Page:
Pēteris Bankovskis: The book by Inta Dišlere and Zaiga Gaile about Rūmene Manor. Published by Zaigas Gailes birojs and SIA Rūmenes muiža.
Valdis Dombrovskis: One of my favourite literary discoveries this year was the novel Paisums (‘High Tide’) by Inga Ābele, for which the author also earned international recognition. I am very happy that Latvia has such talented and promising writers.
Eduards Kļaviņš: Johans Valters by Kristiāna Ābele (the publisher Neputns).
Katrīna Neiburga: Ivars un Maija 100 gadi dokumentālajā kino (‘Ivars and Maija 100 Years of Documentary Cinema’).
Stella Pelše: Kristiāna Ābele’s monograph on Johans (Jānis) Valters is the long-awaited culmination of over ten years of research and international collaboration. It dispenses with many entrenched myths and clichés about this painter with links to both Latvian and German cultural worlds. Also of note was Alise Tīfentāle’s Alnis Stakle (from the Studija Library series), for its analytical rigour maintained in the face of the demands of mass publishing and an all too compromising approach.
Jānis Taurens: There are too many books published in the world’s major languages to be worth mentioning. In contrast, the number of works published in Latvian about contemporary art (or music or other spheres), makes this continent comparable to the Snark’s hunting card. But the contours of a few small islands can be made out: translations of Max Horkheimer and Theodor Adorno’s Dialectic of Enlightenment (published by the Contemporary Art Centre), Alessandro Baricco’s Hegel’s Soul and the Cows of Wisconsin. Genius in Flight. (published by Neputns), Robert Smithson: The Collected Writings of (published by Biennale–2005 in conjunction with the Latvian Art Academy).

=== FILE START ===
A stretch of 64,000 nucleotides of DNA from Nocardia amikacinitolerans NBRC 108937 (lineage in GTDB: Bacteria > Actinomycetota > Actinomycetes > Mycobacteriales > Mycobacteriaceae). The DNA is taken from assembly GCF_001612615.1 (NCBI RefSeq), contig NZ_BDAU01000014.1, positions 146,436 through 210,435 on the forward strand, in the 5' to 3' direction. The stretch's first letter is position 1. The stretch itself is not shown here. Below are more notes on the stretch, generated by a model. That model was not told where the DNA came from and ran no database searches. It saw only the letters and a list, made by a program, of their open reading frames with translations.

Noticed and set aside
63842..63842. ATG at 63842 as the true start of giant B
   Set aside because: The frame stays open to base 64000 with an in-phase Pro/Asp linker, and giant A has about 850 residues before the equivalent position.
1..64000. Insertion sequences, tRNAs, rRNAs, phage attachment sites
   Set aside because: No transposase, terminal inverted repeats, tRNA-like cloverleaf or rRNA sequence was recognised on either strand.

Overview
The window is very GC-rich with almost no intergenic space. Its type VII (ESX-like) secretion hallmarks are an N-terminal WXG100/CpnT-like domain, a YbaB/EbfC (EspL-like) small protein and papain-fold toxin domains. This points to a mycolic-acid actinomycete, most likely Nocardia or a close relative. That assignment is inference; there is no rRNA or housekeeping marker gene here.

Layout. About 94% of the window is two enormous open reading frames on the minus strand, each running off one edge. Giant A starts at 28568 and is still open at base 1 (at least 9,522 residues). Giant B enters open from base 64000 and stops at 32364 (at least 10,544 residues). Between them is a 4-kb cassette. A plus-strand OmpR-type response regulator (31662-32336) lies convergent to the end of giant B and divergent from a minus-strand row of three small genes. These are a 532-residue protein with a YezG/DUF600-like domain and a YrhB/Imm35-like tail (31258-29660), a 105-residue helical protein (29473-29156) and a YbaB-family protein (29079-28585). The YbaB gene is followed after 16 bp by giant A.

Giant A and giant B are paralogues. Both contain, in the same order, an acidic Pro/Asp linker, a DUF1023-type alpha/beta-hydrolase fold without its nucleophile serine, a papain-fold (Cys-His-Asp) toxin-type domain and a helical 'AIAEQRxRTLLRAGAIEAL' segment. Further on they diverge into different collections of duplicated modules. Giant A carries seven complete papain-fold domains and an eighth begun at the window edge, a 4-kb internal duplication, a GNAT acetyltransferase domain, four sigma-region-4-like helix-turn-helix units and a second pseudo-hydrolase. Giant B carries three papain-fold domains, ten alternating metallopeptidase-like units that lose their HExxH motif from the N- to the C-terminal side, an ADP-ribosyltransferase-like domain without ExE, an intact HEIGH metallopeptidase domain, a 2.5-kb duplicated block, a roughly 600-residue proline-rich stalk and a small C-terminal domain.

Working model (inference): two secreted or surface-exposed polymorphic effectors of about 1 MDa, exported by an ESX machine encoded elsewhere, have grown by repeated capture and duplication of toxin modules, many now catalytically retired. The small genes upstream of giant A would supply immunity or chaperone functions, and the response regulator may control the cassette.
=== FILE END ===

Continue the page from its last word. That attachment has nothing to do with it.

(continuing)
Vilnis Vējš: I must be behind the times. My personal favourite was Tennessee Williams’ Memoirs, which was published last year.
5. Most interesting articles or pronouncements in publications, art reviews or conversations about art
Pēteris Bankovskis: Imants Lancmanis’ texts in the catalogue for his exhibition, and his articles in the magazine Māksla +.
Valdis Dombrovskis: Due to the pressures of work and leading the government during this critical period for our country, I have to spend most of my free time reading publications and materials on finance and economics. Unfortunately I don’t have the chance to read much about art and culture. So this time I won’t risk naming anything specific.
Eduards Kļaviņš: Exhibition reviews by Vilnis Vējš.
Katrīna Neiburga: Briesmīgais spēks (‘The Terrible Force’), Juris Lorencs, Rīgas Laiks, July 2009
Stella Pelše: “While Latvia’s exposition at the Venice Biennale was judged with the blessing of the Cultural Capital Fund to be the only “nationally significant” visual arts event this year, young hopefuls who are still aspiring to such recognition in the future displayed their works in Riga Art Space. Whether this is justified depends not only on them. The nation in the person of its “experts” also has its say: whether it is of consequence to them what happens at home, and are there any criteria for assessing the significance of art, apart from its potential for inter¬national representation, which – oh dear! – is again dependent solely on the “dowry” of recognition earned outside of Latvia” (V. Vējš, ‘The National Peculiarities of the Academy’, Diena, 20 June)
“The objects in Kristīne Kursiša’s works must perform strictly controlled functions, ensuring a certain amount of predictable success, but the said work with skirts and balloons shows the occasionally voluntary nature of art. Figuratively speaking, when given their freedom, the choir can sing even more beautifully than under the conductor’s watchful eye” (I. Lejasmeijere, ‘Born in Freedom’, Kultūras Forums, October 16–23)